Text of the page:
Duke Kahanamoku Wins Gold

Cover Image: King Street, looking ewa from Kawaiahaʻo Church tower; Honolulu, Oʻahu, Hawaiʻi. Pre 1889. Bishop Museum Archives. SP 58399[detail].

Image: Duke Kahanamoku being presented with a gold medal by the King of Sweden at the 1912 Olympics; Stockholm, Sweden. 1912. SP 204362. 

July 6, 1912
On this day in 1912, Hawaiʻi’s legendary waterman Duke Kahanamoku swam the 100-meter freestyle in his first Olympic Games in Stockholm, Sweden. Credited with introducing a new swimming style to the world, Duke’s powerful kick and full stroke won him his first gold medal in this event and a silver medal in the 4×200-meter freestyle relay.

The 1916 Olympics in Berlin, Germany were canceled during World War I, but Duke went on to dominate the 100-meter freestyle when the Summer Games resumed in Antwerp, Belgium in 1920. Taking home two gold medals for both the 100-meter freestyle and 4×200-meter freestyle relay, Duke had yet to meet his match. At the age of 34, Duke competed in the 1924 Olympics in Paris, France and won silver in the 100-meter freestyle. He was slightly edged out by his teammate, 22-year-old Johnny Weissmuller, who broke Duke’s world record by swimming the 100-meter freestyle in 58.6 seconds. Eight years later, at 42 years old, Duke was an alternate for the U.S. water polo team at the Los Angeles, California 1932 Olympic Games.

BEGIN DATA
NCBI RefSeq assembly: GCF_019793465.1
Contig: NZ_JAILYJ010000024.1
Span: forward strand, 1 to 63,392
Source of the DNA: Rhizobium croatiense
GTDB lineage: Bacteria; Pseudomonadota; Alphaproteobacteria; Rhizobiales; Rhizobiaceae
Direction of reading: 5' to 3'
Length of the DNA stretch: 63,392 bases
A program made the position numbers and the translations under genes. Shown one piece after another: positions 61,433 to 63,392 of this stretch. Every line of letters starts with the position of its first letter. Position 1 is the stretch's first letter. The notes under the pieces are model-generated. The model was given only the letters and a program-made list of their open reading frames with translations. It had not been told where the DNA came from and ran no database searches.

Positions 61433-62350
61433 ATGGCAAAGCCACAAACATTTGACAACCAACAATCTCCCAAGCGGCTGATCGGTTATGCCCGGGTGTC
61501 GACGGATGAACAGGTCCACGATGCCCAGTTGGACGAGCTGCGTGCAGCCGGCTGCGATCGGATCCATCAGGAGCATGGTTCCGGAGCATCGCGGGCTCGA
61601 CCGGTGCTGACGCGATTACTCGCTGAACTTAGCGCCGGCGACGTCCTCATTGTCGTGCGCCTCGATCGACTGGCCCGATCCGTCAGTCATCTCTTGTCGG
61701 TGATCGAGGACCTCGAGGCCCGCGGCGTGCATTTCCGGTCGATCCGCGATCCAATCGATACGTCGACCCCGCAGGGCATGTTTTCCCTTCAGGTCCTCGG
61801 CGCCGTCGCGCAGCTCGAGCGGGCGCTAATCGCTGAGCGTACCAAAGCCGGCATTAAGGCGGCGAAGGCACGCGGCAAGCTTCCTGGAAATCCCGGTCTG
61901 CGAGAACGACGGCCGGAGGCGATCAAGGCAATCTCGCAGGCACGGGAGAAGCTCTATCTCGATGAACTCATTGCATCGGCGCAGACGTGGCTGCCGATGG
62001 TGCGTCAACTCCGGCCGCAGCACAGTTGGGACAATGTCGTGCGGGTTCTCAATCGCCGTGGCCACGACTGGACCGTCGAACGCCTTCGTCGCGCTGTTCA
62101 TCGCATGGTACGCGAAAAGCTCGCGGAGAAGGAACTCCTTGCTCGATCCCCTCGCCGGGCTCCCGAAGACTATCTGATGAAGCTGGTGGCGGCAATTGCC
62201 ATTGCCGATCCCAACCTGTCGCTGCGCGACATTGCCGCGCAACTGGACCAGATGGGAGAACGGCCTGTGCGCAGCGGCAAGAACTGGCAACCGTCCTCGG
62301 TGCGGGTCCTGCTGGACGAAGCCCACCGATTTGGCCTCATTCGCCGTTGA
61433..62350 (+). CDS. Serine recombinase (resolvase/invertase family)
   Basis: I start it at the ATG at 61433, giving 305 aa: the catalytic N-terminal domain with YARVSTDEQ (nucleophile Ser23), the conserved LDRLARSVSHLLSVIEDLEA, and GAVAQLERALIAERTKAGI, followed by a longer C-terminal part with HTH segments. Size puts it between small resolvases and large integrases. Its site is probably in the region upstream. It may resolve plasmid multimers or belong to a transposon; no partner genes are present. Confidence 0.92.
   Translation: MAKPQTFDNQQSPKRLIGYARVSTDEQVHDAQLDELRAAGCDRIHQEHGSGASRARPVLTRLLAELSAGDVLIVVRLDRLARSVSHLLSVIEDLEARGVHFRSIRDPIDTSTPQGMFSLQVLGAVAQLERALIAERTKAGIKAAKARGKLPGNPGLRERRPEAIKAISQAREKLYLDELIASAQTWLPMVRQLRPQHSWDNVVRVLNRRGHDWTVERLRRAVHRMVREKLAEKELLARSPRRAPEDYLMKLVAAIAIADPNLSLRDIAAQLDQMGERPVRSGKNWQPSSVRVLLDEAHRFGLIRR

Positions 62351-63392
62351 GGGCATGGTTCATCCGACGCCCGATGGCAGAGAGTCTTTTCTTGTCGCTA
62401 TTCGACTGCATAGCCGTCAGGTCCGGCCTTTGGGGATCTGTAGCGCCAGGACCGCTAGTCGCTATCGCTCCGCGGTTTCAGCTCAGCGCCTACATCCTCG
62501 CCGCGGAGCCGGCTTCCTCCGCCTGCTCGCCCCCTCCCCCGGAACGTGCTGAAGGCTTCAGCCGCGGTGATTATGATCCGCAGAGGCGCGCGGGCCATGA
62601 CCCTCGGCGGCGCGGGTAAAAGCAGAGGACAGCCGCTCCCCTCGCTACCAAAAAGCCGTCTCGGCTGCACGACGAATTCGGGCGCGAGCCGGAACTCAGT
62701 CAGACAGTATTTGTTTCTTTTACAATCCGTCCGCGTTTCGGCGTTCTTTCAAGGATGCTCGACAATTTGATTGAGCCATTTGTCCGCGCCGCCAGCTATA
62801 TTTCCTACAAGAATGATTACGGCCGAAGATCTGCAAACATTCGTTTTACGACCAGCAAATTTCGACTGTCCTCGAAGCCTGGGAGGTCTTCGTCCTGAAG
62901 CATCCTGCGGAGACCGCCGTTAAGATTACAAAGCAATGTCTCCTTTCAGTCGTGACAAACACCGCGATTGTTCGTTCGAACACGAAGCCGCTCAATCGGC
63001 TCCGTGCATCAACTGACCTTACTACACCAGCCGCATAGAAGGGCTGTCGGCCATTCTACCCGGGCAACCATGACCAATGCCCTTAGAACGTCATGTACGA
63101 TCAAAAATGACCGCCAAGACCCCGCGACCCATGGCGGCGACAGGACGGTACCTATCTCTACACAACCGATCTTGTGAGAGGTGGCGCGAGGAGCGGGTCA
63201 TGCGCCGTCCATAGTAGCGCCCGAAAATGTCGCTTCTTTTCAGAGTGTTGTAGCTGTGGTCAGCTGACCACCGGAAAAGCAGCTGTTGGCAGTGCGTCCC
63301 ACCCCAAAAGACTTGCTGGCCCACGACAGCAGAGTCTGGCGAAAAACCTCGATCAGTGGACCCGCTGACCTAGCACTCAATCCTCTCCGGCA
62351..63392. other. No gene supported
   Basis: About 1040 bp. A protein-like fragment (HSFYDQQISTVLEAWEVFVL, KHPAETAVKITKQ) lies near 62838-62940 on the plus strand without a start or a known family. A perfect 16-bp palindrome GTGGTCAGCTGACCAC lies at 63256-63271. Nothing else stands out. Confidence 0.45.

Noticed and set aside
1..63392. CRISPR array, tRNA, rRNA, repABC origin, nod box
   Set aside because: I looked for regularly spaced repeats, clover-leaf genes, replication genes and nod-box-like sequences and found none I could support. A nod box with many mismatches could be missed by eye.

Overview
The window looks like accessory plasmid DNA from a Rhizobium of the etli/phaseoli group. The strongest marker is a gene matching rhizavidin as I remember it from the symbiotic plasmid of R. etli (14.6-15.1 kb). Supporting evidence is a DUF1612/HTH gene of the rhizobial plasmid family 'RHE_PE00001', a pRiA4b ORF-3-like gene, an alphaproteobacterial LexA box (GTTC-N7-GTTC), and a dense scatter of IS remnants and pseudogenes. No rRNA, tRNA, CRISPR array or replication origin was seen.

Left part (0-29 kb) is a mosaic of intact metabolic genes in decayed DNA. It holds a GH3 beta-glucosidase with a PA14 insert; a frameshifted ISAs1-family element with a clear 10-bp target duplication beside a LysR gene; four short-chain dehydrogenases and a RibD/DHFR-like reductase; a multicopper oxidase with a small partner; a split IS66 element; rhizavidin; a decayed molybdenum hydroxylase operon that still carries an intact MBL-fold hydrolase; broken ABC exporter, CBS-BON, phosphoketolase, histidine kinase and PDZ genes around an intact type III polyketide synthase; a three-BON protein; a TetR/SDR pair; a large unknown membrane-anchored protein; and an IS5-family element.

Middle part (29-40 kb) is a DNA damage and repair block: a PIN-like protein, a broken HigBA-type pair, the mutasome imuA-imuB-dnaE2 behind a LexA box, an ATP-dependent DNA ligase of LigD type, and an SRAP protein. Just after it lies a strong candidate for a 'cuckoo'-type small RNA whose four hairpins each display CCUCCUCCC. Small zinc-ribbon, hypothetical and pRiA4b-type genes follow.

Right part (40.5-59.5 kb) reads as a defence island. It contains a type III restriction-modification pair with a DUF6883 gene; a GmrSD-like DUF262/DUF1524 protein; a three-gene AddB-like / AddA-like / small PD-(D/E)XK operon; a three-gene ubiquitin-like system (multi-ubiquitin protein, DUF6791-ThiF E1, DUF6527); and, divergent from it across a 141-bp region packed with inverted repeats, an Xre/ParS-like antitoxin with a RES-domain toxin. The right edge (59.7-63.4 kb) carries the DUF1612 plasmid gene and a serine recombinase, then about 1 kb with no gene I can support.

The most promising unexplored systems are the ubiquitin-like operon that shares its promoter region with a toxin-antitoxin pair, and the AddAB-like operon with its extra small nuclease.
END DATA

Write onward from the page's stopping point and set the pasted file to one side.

Image: Duke Kahanamoku standing between fellow Olympians; Stockholm, Sweden.1912. Bishop Museum Archives. SP 219244.

Duke’s 1912 Olympic debut was made possible by local community members who rallied together to organize fundraisers to finance his trip to the trials and games. The proud people of Hawaiʻi believed in their champion and helped to make sure the rest of the world recognized him too. 

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